It was the big championship youth football game in Corpus Christi, Texas, and the 5- and 6-year-old athletes were playing with all their hearts. With 10 seconds left on the clock, a coach charged the field and tackled a referee, knocking him unconscious and sparking a raucous brawl. Some parents jumped in to protect their kids, others to protect adults at the bottom of the pile.
It happens in an instant. The intensity of the situation escalates and anger transfers to rage and some players act on these emotions without thinking about the repercussions. Unsportsmanlike behaviour such as taunting or showboating, presents an antagonistic situation that fuels another child's sense of anger, frustration or inferiority. Kids or parents, then lash out in response to this treatment. The gravity of the incident depends upon the individuals involved, as well as the situation. But whatever the reasoning, justifying the use of violence creates more unacceptable incidents of this kind.
Parents are the reason why there is an increase in violence these days. As of a young age children are being taught that violence is acceptable, with their parents screaming “know his head off” and other violent statements being yelled at them from the sidelines.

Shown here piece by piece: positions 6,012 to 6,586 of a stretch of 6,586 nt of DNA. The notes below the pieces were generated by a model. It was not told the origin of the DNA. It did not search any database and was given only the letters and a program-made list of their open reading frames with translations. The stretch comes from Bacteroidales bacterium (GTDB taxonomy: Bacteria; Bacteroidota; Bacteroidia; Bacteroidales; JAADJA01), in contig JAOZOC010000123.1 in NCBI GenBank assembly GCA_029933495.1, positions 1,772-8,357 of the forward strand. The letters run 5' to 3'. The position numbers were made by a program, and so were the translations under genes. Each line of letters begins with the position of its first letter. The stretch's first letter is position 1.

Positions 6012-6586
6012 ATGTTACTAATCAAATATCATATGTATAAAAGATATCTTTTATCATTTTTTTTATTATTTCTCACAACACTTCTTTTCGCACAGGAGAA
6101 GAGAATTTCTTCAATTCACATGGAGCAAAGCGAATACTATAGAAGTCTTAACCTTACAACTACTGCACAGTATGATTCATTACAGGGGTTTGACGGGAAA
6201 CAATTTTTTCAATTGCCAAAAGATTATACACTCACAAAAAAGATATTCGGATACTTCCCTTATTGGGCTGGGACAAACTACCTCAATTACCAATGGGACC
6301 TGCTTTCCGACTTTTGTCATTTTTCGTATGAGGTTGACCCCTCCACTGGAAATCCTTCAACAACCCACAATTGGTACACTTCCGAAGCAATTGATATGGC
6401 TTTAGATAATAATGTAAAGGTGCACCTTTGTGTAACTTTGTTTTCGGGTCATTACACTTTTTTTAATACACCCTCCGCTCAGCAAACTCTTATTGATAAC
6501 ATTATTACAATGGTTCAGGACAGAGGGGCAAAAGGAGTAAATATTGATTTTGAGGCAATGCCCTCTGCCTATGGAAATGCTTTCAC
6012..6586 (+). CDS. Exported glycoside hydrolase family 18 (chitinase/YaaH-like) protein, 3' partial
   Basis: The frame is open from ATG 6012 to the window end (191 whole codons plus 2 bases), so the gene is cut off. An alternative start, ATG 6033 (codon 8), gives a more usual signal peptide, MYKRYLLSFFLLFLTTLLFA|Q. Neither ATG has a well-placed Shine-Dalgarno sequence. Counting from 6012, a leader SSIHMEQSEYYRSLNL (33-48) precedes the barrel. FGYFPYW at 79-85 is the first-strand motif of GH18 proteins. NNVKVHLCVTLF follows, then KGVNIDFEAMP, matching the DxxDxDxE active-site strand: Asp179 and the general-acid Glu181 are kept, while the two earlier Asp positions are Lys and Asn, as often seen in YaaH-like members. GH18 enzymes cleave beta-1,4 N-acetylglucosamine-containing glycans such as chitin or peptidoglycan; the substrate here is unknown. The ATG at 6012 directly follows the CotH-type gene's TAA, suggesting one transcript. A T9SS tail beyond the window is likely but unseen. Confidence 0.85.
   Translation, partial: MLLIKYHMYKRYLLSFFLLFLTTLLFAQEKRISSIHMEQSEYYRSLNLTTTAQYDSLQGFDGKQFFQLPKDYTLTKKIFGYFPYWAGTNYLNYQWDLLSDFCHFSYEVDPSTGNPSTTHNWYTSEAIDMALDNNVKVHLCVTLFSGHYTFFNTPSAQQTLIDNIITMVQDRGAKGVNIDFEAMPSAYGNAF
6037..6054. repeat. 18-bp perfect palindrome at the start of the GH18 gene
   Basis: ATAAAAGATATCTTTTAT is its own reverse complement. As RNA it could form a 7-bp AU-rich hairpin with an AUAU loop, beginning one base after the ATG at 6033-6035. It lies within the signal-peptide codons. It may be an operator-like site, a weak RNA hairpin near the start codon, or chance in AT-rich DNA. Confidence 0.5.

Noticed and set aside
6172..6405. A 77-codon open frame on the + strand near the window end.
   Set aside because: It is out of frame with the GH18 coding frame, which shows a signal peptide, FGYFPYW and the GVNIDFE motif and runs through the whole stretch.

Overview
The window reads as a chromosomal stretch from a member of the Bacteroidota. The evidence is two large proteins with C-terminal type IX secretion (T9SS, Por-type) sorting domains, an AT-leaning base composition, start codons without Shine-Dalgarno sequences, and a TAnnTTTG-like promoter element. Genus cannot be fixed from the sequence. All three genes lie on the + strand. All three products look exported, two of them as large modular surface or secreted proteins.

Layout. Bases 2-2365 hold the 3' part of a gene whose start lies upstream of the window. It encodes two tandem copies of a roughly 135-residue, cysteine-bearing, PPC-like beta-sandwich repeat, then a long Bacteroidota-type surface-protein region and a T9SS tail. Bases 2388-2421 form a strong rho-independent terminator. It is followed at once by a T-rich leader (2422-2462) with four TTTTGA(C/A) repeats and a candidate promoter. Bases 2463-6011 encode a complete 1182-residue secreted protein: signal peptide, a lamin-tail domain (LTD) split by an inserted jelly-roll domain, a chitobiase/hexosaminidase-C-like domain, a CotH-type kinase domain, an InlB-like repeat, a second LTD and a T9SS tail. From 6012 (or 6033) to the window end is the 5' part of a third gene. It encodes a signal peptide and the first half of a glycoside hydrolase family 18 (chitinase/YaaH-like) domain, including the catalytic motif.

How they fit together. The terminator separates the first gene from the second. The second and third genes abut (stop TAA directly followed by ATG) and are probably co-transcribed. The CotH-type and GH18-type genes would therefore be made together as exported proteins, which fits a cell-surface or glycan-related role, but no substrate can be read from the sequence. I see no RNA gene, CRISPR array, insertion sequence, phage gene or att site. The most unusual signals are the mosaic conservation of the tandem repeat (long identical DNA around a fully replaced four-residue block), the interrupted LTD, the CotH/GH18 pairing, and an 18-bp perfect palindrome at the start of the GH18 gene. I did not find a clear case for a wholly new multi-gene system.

This might be the reason why of the almost 40 million children that play youth sports, 70 percent of them quit with the reason of: it's no longer fun.
In the August 2001 issue of Sports Illustrated for Kids, a reader survey titled "Kids Speak Out: Violence in Youth Sports" stated that 57 percent of the 3,000 kids surveyed thought there was too much violence in youth sports. Some of the behaviour they stated as inappropriate included parents or coaches berating kids, officials and one another. In addition, Survey USA conducted a parent survey regarding violence in youth sports and found that 55 percent of the participants witnessed verbal disputes involving parents.
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